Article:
Smaller Deals Are Smarter Deals in Today’s Energy Business

The smaller takeover is usually the smarter one, especially in the embattled oil and gas industry.

Chevron Corp. announced on July 20 that it was acquiring Noble Energy Inc. for about $5 billion. It was the first major takeover launched in the sector since the corona­virus pandemic triggered a severe erosion in demand and unprecedented volatility in crude prices. The deal value swells to about $13 billion once Noble’s $8 billion or so in net debt is included.

That’s a far cry from the $50 billion purchase of Anadarko Petroleum Corp. that Chevron pursued last year. Chevron ultimately walked away and ceded the takeover to Occidental Petroleum Corp. Noble is a more digestible version of Anadarko and brings Chevron complementary assets in the Permian Basin, a key U.S. shale patch. Chevron will also add acreage in the Denver-Julesburg Basin of Colorado and the Eastern Mediterranean.

Perhaps most important for investors, Chevron is buying Noble on the cheap. It’s offering 0.1191 shares for each share of Noble, which works out to about $10.38, based on trading values leading up to the deal’s announcement. That’s well below both Noble’s pre-pandemic valuation and the $14 analysts on average have been expecting the stock to reach over the next year.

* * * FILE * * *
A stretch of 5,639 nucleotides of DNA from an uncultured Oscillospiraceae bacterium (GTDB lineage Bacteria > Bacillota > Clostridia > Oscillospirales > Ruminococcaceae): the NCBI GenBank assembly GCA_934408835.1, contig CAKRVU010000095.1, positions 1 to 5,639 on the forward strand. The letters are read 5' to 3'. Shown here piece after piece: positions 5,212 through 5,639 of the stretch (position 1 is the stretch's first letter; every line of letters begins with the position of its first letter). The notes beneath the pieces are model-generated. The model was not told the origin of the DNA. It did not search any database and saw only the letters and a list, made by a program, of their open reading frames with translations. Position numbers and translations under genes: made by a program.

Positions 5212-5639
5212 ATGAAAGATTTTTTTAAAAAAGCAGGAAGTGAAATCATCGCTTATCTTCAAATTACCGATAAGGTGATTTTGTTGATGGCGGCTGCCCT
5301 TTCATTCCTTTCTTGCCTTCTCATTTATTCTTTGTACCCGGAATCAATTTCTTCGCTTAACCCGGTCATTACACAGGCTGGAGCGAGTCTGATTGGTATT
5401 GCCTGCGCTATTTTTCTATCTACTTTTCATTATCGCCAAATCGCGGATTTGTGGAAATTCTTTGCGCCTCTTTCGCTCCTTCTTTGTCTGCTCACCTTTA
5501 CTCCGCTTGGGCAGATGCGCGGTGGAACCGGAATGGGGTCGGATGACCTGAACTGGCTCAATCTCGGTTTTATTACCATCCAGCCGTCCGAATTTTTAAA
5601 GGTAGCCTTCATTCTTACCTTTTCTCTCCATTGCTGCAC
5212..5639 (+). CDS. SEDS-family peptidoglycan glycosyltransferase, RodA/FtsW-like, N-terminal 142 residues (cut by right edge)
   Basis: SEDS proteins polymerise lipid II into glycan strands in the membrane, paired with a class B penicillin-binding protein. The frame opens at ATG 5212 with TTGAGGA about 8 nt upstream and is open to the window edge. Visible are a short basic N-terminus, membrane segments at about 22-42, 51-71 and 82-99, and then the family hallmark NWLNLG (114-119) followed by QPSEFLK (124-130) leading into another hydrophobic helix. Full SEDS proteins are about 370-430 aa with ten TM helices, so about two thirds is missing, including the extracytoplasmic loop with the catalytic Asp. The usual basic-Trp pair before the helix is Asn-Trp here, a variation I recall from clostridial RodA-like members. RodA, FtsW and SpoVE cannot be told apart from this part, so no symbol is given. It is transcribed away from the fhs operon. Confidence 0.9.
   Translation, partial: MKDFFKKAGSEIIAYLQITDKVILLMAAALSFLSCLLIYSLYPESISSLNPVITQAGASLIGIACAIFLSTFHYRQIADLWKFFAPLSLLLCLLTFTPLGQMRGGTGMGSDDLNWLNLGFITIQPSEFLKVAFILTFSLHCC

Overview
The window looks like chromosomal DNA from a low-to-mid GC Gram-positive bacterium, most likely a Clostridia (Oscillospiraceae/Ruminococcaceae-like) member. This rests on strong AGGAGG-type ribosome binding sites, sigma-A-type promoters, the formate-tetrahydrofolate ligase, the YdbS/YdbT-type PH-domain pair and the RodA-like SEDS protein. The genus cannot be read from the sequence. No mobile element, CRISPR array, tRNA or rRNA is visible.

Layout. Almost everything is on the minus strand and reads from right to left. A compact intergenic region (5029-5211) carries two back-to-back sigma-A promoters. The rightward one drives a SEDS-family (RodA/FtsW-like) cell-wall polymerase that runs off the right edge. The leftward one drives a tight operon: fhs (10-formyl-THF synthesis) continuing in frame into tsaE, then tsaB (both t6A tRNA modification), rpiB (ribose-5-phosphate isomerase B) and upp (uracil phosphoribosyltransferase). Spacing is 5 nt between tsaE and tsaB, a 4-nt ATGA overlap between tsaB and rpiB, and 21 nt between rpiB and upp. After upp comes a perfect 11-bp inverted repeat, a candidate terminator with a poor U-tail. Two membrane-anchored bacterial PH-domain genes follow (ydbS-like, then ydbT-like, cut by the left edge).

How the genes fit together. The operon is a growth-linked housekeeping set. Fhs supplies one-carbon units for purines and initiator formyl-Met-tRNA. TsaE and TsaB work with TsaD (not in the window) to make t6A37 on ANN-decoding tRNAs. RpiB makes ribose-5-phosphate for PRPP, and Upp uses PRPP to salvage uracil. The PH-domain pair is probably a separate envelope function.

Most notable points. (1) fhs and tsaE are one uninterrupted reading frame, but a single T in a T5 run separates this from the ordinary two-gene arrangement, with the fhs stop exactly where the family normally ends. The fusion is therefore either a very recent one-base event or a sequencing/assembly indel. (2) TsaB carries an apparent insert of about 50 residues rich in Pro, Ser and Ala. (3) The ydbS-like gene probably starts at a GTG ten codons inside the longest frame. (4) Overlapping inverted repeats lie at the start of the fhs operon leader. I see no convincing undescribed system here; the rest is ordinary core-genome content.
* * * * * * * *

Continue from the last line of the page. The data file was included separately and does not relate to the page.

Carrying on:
All told, the purchase will make a fairly minor dent in Chevron’s robust balance sheet. Occidental, by contrast, had to rely on expensive financing from Warren Buffett to outbid Chevron. Buffett’s cash also allowed Occidental to keep the stock component of its Anadarko bid below the threshold that would have triggered a shareholder vote, much to the chagrin of investors who were hoping to derail a deal they saw as irresponsible. Occidental is now saddled with debt and under increasing pressure to prove the Anadarko takeover can still pay off in a depressed oil environment. The company’s shares are down about 60% this year, which is one of the worst performances on the S&P 500 Energy index. Chevron’s stock has declined a comparably moderate 25%.

On a call to discuss the Chevron deal, Noble Chief Executive Officer Dave Stover said the company had reviewed other merger possibilities. That Noble sold itself at such a bargain price suggests there wasn’t a lot of competition. Not many oil and gas companies have the financial wherewithal to even consider major acquisitions right now. Royal Dutch Shell Plc cut its dividend for the first time since World War II earlier this year, and analysts have speculated BP Plc may follow suit. Stover highlighted the appeal of Chevron’s stock as an “attractive currency” and the opportunity for Noble shareholders to benefit from its dividend, but other possible sellers may prefer to ride out the oil rout for as long as they can in the hopes of higher prices and more buyers.
 
Sutherland writes about mergers and industrial com­panies for Bloomberg Opinion
 
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